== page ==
War of the Encylopaedists
By Gavin Kovite and Christopher Robinson
Scribner May 2015
Let’s review what we know of the nascent body of Iraq and Afghanistan war literature written thus far.
For the first decade of the Post-9/11 Wars, only two genres persisted: nonfiction hero stories, and analyses of American foreign policy failures written by wonks, politicians, and generals. Any reader searching for a more personal view would have grown frustrated, as there were very few memoirs, only a single recognizable poet (Brian Turner), and no great fiction.
Then, five big novels appeared in the summer of 2012, an opening of the literary flood gates, and ever since we have been treated to a steady supply of fiction and contemplative memoir. Surprisingly quickly, however, many of these books have already started to sound the same. If any characteristic broadly defines them—from Kevin Powers’s best-selling The Yellow Birds to Elliot Ackerman’s brand new Green on Blue—it is their solipsism; short story collection or novel, written from the American perspective or foreign, the post-Hemingway story arc remains essentially the same: I went to war and I feel bad about it. (In my own memoir, guilty as charged.)
All of which makes the newest addition to the emerging canon such a breath of fresh air. War of the Encyclopaedists is the extraordinary product of a collaboration between two writers, Gavin Kovite and Christopher Robinson, and almost by definition, a book cannot be stuck in its own head when a pair of authors produced it.
The encyclopaedists in question are Mickey Montauk and Halifax Corderoy (these names!), Seattle hipsters who throw ironic art-themed parties in their Victorian co-op flophouse. By the third chapter, there is already more pot, coke, earnest drunk party dialogue, and sex (way more sex) than in all previous Iraq and Afghanistan novels combined. And if this sounds more entertaining than your standard important-yet-dreary war novel, I suspect Kovite and Robinson had the same idea. The good times cannot last, however, because Mickey’s National Guard unit has been activated and he is going to Iraq. Halifax is bound for graduate school in Boston. To keep in touch, the two friends start a Wikipedia page titled “The Encyclopaedists,” and update it with non-sequitur impressions apropos of their divergent lives. If the original manifestation of Buffalo’s Sugar City mobilized for war, it might produce this book.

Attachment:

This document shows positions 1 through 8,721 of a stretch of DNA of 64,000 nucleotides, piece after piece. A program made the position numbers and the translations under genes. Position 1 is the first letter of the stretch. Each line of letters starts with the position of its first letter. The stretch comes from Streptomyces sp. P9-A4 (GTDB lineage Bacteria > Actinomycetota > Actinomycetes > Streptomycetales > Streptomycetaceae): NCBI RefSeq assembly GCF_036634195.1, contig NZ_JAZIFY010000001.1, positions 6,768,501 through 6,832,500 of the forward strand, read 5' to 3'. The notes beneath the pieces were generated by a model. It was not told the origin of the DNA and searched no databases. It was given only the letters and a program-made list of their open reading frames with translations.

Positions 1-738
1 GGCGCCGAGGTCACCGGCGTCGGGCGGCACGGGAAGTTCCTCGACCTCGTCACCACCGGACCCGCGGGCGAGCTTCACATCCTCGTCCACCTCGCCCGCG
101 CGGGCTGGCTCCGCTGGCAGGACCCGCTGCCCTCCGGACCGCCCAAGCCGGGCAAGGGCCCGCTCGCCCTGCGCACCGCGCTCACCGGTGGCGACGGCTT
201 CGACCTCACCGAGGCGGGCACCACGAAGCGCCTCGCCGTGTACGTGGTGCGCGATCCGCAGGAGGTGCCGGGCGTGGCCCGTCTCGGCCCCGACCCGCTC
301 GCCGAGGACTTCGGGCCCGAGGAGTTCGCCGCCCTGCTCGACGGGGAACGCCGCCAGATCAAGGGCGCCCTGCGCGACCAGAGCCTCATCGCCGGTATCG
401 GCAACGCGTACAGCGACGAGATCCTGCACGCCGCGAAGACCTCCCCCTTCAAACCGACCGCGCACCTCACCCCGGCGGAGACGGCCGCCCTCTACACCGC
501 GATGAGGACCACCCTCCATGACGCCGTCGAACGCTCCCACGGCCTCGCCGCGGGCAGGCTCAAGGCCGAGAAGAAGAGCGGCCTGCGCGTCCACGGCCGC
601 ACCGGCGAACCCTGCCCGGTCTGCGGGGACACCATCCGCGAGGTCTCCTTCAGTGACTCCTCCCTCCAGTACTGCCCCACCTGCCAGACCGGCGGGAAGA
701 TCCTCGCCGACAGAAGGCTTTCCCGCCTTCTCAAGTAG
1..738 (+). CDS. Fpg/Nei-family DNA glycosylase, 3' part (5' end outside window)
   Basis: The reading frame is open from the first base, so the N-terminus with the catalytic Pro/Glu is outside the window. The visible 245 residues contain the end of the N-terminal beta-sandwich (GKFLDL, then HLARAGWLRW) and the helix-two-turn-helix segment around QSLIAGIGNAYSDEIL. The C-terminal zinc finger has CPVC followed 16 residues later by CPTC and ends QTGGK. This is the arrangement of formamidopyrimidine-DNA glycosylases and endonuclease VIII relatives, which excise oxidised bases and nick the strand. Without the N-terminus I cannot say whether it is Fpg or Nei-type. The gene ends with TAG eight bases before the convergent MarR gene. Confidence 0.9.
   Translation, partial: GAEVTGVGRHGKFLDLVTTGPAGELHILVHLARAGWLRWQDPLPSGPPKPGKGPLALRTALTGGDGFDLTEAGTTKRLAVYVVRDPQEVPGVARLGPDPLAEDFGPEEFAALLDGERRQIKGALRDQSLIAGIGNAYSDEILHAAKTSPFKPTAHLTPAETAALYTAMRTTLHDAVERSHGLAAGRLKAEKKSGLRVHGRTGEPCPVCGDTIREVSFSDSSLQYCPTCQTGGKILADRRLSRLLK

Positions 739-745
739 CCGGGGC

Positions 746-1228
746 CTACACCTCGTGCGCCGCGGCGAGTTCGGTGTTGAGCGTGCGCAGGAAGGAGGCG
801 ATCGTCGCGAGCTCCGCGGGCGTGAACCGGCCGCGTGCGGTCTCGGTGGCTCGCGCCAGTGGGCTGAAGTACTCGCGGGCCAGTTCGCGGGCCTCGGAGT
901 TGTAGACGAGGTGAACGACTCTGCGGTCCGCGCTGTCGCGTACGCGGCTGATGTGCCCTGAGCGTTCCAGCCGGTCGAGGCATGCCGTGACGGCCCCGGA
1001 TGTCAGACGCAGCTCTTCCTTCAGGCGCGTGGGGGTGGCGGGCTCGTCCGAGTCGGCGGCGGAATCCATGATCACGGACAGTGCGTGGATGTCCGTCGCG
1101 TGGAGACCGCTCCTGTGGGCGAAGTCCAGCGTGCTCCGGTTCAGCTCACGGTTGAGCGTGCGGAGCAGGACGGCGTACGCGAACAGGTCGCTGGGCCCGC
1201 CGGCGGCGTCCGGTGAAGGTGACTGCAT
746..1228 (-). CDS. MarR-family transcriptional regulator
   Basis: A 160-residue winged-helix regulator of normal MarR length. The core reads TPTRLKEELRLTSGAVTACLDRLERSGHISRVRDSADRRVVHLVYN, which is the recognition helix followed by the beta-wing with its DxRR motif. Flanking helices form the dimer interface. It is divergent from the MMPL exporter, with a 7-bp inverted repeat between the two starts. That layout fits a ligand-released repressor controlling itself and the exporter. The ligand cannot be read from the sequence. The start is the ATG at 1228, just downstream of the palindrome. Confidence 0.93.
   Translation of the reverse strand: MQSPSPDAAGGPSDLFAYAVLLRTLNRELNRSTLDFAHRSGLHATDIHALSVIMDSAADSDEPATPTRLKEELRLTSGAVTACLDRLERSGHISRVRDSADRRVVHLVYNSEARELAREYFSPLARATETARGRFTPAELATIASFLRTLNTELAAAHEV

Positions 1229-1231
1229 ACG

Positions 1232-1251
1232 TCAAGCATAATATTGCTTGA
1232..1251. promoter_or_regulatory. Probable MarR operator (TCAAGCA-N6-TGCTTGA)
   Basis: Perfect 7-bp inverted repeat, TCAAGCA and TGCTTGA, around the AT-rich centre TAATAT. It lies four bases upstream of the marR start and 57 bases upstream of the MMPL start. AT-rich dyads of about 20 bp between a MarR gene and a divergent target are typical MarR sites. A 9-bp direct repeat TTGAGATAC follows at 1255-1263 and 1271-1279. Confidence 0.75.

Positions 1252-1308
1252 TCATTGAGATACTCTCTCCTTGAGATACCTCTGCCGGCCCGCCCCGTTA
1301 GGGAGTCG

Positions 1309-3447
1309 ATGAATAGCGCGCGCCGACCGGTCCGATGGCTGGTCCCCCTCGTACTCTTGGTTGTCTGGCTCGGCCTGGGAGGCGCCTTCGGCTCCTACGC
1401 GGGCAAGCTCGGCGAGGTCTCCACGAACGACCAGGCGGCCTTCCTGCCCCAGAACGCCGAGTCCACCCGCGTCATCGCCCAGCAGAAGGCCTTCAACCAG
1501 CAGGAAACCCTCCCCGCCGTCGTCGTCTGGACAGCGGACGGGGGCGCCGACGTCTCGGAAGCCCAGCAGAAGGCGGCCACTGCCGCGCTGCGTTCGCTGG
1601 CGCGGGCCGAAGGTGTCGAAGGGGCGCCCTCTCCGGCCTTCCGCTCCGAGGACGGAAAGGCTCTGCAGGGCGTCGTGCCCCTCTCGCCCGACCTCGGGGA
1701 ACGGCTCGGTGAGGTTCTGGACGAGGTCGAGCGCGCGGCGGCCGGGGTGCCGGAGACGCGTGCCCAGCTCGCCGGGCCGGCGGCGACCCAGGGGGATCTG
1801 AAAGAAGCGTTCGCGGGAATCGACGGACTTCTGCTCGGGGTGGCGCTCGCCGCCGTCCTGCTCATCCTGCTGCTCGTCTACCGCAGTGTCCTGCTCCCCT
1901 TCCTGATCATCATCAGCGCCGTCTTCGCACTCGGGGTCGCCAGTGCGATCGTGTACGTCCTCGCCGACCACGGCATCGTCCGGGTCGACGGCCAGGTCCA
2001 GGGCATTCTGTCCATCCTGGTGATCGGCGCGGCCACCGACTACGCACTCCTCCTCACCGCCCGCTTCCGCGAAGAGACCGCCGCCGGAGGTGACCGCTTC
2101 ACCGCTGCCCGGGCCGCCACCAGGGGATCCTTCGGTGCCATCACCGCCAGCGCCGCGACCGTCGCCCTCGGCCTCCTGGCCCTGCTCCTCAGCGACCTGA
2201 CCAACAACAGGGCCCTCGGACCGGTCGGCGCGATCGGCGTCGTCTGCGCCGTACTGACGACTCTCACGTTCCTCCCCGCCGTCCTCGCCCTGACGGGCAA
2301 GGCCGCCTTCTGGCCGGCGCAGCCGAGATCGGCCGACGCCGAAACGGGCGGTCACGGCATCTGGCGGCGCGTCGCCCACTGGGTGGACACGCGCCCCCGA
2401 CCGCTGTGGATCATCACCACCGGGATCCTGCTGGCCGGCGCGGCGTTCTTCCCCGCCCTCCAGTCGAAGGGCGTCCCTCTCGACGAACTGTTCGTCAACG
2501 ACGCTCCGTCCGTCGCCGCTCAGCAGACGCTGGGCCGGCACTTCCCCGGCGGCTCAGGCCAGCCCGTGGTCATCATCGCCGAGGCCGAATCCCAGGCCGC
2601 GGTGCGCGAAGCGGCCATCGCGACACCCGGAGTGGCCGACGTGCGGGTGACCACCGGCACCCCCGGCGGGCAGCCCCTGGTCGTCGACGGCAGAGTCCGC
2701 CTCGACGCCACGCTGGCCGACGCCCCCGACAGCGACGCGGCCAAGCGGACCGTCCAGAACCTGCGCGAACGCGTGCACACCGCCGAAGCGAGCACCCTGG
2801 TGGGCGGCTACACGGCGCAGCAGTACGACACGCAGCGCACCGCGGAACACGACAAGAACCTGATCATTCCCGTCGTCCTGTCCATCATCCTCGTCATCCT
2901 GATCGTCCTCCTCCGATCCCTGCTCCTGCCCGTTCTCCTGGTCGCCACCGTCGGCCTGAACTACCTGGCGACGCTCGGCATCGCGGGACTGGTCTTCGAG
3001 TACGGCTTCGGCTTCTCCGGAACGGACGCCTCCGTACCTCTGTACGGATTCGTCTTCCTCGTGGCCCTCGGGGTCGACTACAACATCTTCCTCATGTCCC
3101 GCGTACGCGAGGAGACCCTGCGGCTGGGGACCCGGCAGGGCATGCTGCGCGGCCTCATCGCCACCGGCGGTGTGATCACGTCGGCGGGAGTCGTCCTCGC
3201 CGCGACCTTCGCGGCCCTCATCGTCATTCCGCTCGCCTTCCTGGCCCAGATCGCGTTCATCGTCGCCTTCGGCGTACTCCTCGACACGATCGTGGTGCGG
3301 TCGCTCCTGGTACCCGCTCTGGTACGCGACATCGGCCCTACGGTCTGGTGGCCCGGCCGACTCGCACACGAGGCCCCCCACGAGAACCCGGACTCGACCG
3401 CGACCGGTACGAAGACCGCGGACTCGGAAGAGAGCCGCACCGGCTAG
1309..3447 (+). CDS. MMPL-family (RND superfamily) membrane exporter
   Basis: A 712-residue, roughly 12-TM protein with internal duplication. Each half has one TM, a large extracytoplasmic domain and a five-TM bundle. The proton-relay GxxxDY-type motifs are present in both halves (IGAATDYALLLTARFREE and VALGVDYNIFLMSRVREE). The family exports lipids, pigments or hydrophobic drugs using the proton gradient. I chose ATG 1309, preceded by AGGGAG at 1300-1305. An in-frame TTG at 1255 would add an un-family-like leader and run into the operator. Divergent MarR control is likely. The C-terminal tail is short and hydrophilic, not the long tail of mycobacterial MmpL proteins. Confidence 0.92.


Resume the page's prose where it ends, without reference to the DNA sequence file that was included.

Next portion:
Mickey and Halifax are thinly fictionalized doppelgangers for authors Kovite and Robinson, respectfully, and their voices wax and wane in fascinating ways. Kovite as Mickey is curt, logical, reflective but still a stubborn Army officer when required. Robinson as Halifax is languorous and smart-assed, lazy and self-defeating, completely charming. When alone on the page, each man is distinct in tone and voice, but when they share the stage, the writing seamlessly combines into a unique style of its own. The texture is enriched even further when we meet Mani and Tricia, the occasional roommates and lovers of Halifax and Mickey, who bear the fingerprints of both authors. How remarkable, as writing is the art form most frequented by the obsessive and controlling recluse; by the end of the book, I stopped asking “Who wrote what?” and instead appreciated “Wow, how did they do that?”